Erec Stebbins is the author of The Ragnarök Conspiracy, an international thriller just out from Seventh Street Books, and he was kind enough to answer a few questions about his new book, and more!
Please welcome Erec to the blog!
Erec, your brand new book, The Ragnarök Conspiracy, just came out! Will you tell us a bit about it?
It’s the story of two men who share a traumatic loss at the hands of Muslim extremists, and yet take two ultimately divergent paths afterwards. One man, John Savas, channels his pain to become one of the nation’s leading, if unorthodox, FBI counter-terrorism officers. The other uses his considerable wealth and power to become the equivalent of an American Osama bin Laden, and is the antagonist of the story who plans and sets in motion a global conflict with the Muslim world. Much like the final Armageddon of Norse mythology, these two are destined to face off in an ultimate battle over the soul of civilization and the fate of the world.
In your bio, I read that September 11th influenced the writing of The Ragnarök Conspiracy. How so?
Like many Americans, and especially many New Yorkers who directly experienced that unprecedented attack on our city, I was angered. In the months and years following the collapse of the Twin Towers, I had an urge to retaliate. Primitive. Ultimately destructive, because most anger is a sickness. That sickness led the nation to accept a war in Iraq that was unrelated to the terrorist attacks.
Within myself, I seethed that bin Laden roamed free while we captured Saddam Hussein, as if a proxy for the villain who continued to mock us. Who was bin Laden, besides a megalomaniacal prince who used his wealth and privilege to fund his unbalanced sense of justice? I asked: “Given all the power and wealth in America, where is the American bin Laden?”
A character began to take shape in my mind of this American bin Laden. As if to achieve balance, there was a second character who was born in my imagination, John Savas – kind of like matter and antimatter – a man who had experienced a similar loss in those attacks, but whose soul, even as it hung over the chasm of madness, turned away from hatred and blind revenge. Late at night, unable to sleep, in my mind events spun in which these two characters interacted, fought, and their conflict played out over the globe.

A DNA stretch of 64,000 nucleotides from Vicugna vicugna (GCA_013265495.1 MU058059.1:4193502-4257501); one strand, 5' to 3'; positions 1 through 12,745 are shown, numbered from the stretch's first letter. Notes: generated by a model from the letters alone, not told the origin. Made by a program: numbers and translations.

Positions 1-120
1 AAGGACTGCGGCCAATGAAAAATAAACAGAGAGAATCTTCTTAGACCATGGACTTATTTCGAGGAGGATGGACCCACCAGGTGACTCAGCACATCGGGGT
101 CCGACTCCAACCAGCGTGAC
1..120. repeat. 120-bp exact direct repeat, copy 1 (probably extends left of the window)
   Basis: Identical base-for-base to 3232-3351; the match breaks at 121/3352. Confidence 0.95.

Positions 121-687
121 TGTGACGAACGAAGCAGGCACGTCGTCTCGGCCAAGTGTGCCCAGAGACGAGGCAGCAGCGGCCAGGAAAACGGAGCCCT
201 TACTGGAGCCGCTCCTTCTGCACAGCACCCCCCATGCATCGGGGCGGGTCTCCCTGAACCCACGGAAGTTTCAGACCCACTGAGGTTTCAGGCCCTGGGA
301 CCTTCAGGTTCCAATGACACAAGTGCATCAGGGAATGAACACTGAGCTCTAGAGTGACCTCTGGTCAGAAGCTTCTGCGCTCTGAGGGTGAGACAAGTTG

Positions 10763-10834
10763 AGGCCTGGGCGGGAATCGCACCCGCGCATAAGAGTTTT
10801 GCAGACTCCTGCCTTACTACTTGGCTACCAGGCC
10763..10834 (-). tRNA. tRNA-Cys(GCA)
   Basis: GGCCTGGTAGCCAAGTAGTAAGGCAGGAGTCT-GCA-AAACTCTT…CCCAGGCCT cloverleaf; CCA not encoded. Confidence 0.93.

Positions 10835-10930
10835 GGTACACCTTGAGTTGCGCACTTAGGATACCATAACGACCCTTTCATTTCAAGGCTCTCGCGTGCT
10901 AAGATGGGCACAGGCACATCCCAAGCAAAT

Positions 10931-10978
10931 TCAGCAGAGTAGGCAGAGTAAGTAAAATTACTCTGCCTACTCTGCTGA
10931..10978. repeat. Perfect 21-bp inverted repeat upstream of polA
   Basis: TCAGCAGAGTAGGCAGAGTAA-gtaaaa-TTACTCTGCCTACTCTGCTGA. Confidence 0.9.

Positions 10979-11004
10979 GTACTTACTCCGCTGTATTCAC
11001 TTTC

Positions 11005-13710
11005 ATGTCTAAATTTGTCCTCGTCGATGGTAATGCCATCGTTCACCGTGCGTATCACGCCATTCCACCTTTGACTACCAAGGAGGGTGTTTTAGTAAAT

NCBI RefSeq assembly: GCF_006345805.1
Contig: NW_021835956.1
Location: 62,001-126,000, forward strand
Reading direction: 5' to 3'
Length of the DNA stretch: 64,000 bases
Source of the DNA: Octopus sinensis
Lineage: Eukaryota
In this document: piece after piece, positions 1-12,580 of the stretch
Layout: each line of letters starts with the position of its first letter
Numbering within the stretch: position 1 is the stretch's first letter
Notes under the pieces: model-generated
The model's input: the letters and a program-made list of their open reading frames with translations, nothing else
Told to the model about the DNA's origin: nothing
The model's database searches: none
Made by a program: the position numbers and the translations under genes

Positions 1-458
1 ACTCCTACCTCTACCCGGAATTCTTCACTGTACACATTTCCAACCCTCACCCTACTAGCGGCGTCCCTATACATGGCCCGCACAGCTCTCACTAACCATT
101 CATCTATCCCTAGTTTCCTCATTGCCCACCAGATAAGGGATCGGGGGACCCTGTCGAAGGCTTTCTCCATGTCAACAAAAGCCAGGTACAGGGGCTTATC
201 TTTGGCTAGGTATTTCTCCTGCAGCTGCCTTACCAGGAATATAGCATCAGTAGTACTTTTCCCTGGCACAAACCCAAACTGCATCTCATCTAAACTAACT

After several years of this idea refusing to go away, I decided I had to write it down. I’ve called it a form of exorcism. I’m glad it’s done, but I fear America still needs to be purged of it. We have too many people who cannot see past their own fears and hatred of Muslims and Islam. In my novel, there is a climax and resolution. In the real world, everything – where we will end up as a nation and the ultimate choices we will make – is still very much up in the air.
Are you planning more books featuring Agent John Savas?
I am, indeed! I have a series of thrillers in mind involving his experimental counter-terrorism branch at the FBI, and the rather eccentric cast of characters assembled in his team.
What do you like most about writing thrillers?
I view thrillers as the contemporary form of fantasy or science fiction. Fantasy takes place in the past, with conceits like magic and fairies, and science fiction is the future counterpart, with the magic of advanced technology and aliens. Why are thrillers the contemporary version of these to my mind? Because they also allow for the conceits of events that are not completely realistic, but, because so, allow the author creative license he or she would not have otherwise.